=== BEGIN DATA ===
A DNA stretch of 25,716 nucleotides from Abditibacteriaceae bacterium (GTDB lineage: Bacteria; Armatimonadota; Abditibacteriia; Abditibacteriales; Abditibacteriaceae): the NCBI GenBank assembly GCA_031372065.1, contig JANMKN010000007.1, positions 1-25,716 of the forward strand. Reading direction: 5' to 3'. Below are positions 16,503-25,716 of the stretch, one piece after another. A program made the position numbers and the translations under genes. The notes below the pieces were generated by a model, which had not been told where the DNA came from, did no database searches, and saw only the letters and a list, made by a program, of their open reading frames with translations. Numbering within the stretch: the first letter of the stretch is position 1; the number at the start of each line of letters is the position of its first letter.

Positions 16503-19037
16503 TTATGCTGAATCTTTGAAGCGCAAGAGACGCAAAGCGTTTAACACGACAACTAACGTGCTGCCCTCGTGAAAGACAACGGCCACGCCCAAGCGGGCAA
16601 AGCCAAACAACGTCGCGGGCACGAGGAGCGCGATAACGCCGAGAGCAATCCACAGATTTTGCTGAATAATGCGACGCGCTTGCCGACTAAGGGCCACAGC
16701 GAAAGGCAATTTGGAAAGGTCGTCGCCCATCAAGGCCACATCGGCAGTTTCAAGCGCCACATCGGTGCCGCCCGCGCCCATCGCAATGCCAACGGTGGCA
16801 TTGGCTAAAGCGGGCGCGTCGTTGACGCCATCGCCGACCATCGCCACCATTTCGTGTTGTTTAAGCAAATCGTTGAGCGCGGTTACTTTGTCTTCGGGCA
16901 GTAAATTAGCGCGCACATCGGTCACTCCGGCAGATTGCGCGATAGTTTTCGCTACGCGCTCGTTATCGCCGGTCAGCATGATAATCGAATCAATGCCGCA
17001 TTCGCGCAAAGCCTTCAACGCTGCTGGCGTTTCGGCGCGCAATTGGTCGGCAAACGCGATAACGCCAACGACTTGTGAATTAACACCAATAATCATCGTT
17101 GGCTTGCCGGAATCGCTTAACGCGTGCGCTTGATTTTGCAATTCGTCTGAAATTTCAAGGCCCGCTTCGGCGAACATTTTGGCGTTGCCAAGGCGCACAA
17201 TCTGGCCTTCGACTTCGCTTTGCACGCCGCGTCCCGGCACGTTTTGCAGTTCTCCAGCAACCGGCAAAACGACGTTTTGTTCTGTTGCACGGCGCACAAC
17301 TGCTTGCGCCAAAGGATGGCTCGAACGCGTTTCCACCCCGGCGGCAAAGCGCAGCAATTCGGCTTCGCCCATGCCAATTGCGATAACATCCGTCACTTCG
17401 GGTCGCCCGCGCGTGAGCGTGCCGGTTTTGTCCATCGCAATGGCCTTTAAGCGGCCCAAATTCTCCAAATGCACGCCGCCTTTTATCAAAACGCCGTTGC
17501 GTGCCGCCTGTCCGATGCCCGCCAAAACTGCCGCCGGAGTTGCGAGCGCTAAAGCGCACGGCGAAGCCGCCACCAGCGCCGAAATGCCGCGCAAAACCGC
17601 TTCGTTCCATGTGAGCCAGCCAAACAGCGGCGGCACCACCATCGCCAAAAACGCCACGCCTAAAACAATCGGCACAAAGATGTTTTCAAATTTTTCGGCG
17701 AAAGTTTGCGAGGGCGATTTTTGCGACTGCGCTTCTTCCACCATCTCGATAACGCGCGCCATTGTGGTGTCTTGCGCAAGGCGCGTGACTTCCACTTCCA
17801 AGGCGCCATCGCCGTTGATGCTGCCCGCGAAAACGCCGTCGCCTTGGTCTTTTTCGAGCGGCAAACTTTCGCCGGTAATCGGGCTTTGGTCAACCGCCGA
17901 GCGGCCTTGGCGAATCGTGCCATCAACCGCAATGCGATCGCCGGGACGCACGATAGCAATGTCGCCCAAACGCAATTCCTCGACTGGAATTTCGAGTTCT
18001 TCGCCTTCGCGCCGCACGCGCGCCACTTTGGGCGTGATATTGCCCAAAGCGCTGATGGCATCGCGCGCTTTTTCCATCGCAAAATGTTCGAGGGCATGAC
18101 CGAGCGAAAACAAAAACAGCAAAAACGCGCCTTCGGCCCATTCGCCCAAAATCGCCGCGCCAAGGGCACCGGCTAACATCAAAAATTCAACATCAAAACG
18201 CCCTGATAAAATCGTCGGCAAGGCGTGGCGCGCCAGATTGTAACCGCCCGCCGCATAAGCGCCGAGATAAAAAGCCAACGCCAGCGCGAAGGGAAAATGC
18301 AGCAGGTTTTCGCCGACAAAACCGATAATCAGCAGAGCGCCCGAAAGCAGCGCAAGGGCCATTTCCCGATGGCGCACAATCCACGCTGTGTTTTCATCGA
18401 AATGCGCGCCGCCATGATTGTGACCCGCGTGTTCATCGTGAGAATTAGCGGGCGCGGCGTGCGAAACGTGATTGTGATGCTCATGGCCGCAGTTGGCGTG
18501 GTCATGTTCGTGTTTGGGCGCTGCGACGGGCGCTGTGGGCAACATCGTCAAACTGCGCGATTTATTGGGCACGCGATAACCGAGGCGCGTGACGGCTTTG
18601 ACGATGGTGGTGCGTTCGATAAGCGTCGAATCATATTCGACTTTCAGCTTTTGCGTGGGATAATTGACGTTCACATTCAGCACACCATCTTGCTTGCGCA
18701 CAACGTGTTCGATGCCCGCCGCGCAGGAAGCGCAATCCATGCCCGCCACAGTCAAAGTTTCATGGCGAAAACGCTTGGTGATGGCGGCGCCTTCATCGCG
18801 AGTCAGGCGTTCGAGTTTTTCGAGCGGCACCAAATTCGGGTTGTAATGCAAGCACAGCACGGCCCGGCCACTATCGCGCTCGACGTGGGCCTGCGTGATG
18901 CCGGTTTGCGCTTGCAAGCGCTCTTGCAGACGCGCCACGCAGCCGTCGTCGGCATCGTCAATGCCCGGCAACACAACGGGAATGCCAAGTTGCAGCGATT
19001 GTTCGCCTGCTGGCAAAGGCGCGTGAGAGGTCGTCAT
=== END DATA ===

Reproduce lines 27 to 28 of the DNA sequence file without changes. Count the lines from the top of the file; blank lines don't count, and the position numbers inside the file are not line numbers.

18901 CCGGTTTGCGCTTGCAAGCGCTCTTGCAGACGCGCCACGCAGCCGTCGTCGGCATCGTCAATGCCCGGCAACACAACGGGAATGCCAAGTTGCAGCGATT
19001 GTTCGCCTGCTGGCAAAGGCGCGTGAGAGGTCGTCAT